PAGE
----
Health & Nutrition

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    Allergy Notice:
    Due to an increase in food allergies, undiagnosed food allergies, food intolerances, diabetes and cultural preferences, Carroll ISD is working to make its students, staff and parents more Allergy Aware, by making changes for the 2017-2018 school year regarding what types of foods kids are allowed to bring into the classroom.

    As of 2017-2018 school year, all classrooms in Carroll ISD are Nut Free Classrooms, restricting all peanuts and tree nuts from classrooms, which includes daily snacks, as well as classroom consumption food, such as birthday celebrations and class parties.

    The only restriction for a student’s personal, daily snack is that it cannot contain peanuts or tree nuts. Personal daily snacks do not have to be prepackaged with a label, they simply cannot contain peanuts or other tree nuts

    All food items brought into school for classroom consumption (to be shared with other students) must be coordinated by the classroom teacher, be store bought and have an ingredient label attached to the packaging. Any label that states the following is not permitted in the classroom for classroom consumption: “may contain peanuts or tree nuts”, “processed on shared equipment with nuts”, “manufactured in a plant containing peanuts or tree nuts”, or “contains peanuts or tree nut ingredients.” With the exception of “may include peanuts or tree nuts,” these items do not apply to the student’s personal daily snacks, only food intended for the entire classroom to consume.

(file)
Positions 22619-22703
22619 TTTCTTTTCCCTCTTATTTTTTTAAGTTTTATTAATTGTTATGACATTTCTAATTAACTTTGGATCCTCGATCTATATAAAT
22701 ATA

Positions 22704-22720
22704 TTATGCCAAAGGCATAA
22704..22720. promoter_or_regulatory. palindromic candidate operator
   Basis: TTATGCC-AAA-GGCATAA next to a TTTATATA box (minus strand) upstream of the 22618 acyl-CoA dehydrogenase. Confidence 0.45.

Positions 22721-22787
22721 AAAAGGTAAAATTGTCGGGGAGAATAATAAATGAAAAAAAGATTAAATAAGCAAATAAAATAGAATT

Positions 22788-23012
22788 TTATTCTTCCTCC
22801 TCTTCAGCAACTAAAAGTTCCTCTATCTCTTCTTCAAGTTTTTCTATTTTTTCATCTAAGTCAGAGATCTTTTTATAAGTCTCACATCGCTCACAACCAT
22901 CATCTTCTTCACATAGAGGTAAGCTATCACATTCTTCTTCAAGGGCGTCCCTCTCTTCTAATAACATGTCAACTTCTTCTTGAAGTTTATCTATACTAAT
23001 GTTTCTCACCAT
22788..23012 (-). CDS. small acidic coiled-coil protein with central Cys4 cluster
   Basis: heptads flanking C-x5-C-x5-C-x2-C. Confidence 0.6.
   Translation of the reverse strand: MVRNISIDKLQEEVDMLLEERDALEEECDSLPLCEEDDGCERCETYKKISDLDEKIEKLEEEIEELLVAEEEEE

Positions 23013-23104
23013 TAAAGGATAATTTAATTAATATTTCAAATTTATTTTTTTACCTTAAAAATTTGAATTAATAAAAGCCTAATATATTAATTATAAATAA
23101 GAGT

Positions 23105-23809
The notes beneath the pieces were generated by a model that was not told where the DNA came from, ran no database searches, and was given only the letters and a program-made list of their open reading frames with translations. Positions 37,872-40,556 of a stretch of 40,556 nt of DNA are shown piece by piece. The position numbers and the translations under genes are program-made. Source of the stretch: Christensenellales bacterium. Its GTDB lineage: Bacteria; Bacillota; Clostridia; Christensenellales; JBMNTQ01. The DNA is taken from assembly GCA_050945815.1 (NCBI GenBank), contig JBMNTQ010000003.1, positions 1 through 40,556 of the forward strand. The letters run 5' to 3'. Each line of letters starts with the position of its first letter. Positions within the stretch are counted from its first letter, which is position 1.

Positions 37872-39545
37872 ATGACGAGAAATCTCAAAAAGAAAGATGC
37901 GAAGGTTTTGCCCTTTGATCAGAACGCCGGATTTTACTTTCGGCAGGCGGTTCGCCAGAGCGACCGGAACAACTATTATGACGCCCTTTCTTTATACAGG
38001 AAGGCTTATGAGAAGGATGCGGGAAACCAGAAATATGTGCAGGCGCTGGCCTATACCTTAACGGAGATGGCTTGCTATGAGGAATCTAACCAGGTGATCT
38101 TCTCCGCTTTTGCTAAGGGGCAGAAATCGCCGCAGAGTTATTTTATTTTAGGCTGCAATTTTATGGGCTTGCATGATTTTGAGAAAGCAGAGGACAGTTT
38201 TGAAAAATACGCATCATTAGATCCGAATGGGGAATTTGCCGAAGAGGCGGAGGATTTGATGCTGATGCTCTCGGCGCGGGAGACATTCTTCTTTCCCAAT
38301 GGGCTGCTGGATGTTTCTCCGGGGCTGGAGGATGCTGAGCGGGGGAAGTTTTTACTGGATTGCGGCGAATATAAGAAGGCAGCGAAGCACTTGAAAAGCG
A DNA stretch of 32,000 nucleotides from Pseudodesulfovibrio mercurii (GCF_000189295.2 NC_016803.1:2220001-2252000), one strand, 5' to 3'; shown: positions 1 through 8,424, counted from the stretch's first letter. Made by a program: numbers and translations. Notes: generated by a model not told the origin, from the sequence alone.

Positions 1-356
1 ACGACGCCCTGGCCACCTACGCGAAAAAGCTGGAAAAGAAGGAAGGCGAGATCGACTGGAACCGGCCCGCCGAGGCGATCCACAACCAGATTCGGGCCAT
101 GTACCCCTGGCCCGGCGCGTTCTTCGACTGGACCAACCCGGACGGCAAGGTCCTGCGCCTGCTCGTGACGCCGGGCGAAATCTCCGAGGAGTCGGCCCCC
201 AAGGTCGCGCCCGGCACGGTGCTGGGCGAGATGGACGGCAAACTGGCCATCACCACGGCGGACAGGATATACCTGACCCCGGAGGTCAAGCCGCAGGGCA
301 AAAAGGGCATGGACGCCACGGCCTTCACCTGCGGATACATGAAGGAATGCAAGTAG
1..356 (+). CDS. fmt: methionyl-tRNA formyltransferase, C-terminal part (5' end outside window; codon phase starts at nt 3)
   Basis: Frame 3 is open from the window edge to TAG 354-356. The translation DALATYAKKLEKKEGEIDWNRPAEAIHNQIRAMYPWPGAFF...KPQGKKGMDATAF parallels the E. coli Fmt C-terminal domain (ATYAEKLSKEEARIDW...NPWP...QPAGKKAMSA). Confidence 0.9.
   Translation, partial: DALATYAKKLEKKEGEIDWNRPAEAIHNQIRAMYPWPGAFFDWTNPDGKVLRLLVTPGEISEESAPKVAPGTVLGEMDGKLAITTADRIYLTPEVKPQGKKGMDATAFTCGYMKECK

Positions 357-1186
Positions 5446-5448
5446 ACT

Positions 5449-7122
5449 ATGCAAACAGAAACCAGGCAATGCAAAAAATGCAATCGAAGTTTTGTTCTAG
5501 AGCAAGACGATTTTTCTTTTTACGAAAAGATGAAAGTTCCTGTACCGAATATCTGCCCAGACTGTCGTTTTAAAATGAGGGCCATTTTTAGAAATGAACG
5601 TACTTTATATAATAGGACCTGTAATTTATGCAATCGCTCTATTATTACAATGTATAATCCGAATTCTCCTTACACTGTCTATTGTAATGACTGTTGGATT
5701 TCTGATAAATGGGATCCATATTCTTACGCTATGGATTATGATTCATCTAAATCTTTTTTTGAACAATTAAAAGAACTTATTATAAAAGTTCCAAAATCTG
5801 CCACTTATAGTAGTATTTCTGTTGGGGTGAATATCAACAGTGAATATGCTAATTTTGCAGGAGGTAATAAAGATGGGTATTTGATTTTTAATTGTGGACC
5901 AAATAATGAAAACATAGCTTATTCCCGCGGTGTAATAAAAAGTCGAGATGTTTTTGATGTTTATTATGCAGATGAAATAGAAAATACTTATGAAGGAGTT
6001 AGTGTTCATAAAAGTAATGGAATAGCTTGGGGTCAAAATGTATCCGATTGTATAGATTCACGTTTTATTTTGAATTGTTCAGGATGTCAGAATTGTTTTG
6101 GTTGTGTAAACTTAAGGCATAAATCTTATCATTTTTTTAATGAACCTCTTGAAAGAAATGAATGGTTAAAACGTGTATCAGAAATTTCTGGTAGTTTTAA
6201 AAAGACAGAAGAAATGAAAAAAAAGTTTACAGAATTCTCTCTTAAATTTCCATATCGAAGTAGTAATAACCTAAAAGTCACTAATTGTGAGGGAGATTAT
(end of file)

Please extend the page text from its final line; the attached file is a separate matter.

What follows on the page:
You will notice Nut Free Classroom signs at all K-6 campus classrooms in an effort to consistently remind students, parents, and teachers of the new Nut Free policy. This policy was recommended by SHAC, Student Health Advisory Counsil, a state-mandated committee that meets regularly to discuss student health and safety in school. Along with CISD Nurse Coordinator Karen Flexer, SHAC recommended this action after studying allergy awareness closely during the 2017 spring semester.

    Carroll cannot guarantee and allergen free environment, but will abide by the CISD Food Allergy Management plan to minimize unwanted exposure to food allergies and discourage sharing of foods to keep all Dragons safe. Questions about Carroll ISD’s Allergy aware efforts can be directed to Carroll ISD’s Nurse Coordinator Karen Flexer at

    Eating Disorders and Obesity:
    Our society seems obsessed with thinness. Too often, teenagers receive mixed messages and equate thinness to success, popularity and beauty. For this and other reasons, some otherwise healthy teenagers - especially girls - turn their obsession with being thin into serious eating disorders and habits.Teenagers suffering from eating disorders such as anorexia and bulimia require medical attention. The statistics can be scary. Studies indicate that by their first year of college, 4.5 to 18 percent of women and 0.4 percent of men have a history of bulimia and that as many as 1 in 100 females between the ages of 12 and 18 have anorexia.

    For more information on eating disorders, visit the resources below: